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This ESD resource explores the environmental, social, political and economic factors that ultimately determine where diseases will strike.
Students begin the lesson by brainstorming examples of disease outbreaks that have plagued different parts of the world and offer reasons for why they occurred. They then analyze a case study of the 2005 outbreak of Marburg Disease in Africa to learn about the nature of the epidemic and the local social, economic and environmental factors at play.
Next students visit a WHO website and select a country that in recent years has experienced several instances of infectious disease. Their task is to identify the factors specific to the country and to the disease that spawned the epidemic(s).
As a culminating activity, students share their findings and reflect on the similarities among conditions that gave rise to the different outbreaks and based on the information gathered, predict whether or not these diseases could impact their own communities.
The resource provides background information and a number of links to sites that effectively support the students in their research.
While some attention is paid to mapping and organizing information, this resource does not not explicitly teach these or other skills.
The following tool will allow you to explore the relevant curriculum matches for this resource. To start, select a province listed below.
|Consideration of Alternative Perspectives||Good|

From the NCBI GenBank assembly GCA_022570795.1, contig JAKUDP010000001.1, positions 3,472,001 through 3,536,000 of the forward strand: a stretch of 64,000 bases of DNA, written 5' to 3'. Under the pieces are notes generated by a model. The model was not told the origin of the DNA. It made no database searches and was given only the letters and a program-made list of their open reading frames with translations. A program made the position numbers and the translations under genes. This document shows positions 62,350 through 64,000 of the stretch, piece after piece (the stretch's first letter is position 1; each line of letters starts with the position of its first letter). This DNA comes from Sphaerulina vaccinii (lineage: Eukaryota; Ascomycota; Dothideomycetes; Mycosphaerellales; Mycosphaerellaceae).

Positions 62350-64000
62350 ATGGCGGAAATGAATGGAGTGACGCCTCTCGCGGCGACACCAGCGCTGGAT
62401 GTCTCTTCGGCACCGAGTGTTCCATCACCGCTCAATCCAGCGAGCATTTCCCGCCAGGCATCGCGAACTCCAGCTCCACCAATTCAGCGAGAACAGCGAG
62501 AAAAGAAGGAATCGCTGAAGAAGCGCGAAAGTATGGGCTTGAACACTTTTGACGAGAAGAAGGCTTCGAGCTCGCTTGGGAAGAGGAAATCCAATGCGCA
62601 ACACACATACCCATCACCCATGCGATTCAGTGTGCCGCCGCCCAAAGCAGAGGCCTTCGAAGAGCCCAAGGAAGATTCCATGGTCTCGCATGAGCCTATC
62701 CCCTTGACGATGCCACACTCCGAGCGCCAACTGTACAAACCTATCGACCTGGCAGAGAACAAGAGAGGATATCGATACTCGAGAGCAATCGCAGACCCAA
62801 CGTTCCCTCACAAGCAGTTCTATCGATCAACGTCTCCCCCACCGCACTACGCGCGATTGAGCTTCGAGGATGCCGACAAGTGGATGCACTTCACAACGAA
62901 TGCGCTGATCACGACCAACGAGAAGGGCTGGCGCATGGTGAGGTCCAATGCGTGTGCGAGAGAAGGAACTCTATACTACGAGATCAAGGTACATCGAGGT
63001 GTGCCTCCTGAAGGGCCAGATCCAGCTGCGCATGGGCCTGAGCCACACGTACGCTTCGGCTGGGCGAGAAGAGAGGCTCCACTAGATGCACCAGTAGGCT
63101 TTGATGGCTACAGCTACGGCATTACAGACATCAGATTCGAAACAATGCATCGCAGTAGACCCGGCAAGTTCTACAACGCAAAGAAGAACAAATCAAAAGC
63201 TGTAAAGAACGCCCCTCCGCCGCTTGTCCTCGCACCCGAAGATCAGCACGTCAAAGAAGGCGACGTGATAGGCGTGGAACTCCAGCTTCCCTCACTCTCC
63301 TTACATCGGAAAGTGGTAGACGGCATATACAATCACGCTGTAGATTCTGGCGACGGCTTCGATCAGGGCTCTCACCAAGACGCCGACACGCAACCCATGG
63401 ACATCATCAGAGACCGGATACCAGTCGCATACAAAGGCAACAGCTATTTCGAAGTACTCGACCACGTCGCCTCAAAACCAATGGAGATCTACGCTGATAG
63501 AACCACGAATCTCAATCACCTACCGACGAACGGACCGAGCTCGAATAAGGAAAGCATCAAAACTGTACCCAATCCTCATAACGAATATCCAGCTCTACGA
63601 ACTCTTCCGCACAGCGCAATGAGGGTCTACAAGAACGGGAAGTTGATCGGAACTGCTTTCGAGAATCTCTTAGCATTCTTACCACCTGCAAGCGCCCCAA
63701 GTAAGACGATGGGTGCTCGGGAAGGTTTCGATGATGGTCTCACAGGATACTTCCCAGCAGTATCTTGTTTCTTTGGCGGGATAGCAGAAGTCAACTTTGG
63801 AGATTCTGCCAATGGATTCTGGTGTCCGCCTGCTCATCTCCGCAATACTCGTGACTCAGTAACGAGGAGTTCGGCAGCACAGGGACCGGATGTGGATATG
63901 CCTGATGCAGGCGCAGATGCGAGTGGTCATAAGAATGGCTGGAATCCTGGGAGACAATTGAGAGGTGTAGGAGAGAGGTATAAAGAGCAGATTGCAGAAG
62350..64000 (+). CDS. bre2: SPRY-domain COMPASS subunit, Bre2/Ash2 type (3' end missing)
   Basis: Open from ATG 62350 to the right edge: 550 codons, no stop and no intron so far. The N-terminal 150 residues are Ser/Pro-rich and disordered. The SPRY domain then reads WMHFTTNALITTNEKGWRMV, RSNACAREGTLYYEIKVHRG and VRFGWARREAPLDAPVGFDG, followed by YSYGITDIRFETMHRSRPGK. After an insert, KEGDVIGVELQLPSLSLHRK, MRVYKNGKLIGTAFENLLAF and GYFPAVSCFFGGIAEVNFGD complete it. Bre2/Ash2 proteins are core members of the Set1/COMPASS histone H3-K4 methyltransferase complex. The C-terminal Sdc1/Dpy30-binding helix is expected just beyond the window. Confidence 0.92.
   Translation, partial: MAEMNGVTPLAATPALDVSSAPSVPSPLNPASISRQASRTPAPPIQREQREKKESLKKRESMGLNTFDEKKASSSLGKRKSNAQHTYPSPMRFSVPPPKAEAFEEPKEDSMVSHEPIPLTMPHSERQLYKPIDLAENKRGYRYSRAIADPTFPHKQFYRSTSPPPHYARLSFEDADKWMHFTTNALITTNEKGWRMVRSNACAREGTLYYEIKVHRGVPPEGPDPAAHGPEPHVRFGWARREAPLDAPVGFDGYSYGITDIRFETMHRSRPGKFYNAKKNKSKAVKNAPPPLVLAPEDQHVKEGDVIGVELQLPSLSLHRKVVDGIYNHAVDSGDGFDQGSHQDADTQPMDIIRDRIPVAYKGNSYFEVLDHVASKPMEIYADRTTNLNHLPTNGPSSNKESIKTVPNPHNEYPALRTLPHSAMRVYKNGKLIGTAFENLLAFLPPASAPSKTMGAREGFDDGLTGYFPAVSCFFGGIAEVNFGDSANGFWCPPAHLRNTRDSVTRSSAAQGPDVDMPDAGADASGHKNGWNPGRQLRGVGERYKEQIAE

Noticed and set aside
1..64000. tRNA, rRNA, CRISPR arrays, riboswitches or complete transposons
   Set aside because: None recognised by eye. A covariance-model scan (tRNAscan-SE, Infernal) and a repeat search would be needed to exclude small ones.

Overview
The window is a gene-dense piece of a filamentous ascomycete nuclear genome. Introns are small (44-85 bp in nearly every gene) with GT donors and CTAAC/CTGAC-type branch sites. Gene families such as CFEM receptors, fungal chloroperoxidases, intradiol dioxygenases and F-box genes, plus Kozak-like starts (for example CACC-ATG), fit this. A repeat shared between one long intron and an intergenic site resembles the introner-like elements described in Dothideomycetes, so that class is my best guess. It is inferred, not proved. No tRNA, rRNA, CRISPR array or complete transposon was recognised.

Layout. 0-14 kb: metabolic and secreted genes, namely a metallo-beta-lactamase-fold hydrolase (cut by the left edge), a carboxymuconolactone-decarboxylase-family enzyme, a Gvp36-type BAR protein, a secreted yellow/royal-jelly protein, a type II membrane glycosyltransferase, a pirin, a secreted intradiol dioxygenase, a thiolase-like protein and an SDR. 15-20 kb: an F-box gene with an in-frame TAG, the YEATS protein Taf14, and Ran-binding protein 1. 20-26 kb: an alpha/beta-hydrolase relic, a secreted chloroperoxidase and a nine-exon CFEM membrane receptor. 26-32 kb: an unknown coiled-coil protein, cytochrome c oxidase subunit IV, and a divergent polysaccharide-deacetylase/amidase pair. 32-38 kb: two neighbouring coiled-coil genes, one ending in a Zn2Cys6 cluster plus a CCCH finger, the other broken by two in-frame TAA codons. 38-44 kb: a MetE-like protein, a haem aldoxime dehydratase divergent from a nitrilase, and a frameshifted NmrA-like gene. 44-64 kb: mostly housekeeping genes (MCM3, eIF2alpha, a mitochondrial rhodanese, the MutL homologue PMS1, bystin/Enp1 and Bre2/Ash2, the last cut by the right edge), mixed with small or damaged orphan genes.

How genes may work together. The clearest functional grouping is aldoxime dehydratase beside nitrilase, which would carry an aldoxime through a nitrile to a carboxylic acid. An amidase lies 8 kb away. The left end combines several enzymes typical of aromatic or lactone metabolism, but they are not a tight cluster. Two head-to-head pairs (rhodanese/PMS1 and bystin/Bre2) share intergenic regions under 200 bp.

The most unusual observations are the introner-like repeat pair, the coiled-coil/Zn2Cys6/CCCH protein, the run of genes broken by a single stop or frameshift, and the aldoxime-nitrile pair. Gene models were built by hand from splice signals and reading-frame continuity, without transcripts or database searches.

The information sources students are directed to (Centre for Disease Control, the World Health Organization, the New York Times) provide an accurate description of the epidemiology of disease outbreaks.
|Consideration of Alternative Perspectives: |
|Multiple Dimensions of Problems & Solutions||Very Good|
The resource successfully acheives its goal of illustrating for students how these 3 dimensions determine the geographical location of disease outbreaks.
|Multiple Dimensions of Problems & Solutions: |
Effectively addresses the environmental, economic and social dimensions of the issue(s) being explored.
The design of the lesson and the resources included provide an excellent opportunity for students to employ systems-thinking.
|Respects Complexity: |
The complexity of the problems/issues being discussed is respected.
|Acting on Learning||Poor/Not considered|
Opportunities for action experience have not been included.
|Acting on Learning: |
Learning moves from understanding issues to working towards positive change — in personal lifestyle, in school, in the community, or for the planet
|Values Education||Poor/Not considered|
While there are plenty of opportunities for students to examine their feelings about the information they uncover, no explicit instructions for values clarification have been included.
|Values Education: |
Students are explicitly provided with opportunities to identify, clarify and express their own beliefs/values.
|Empathy & Respect for Humans||Good|
Attention to the socio/economic predictors of disease outbreaks will encourage feelings of empathy among students for those less fortunate.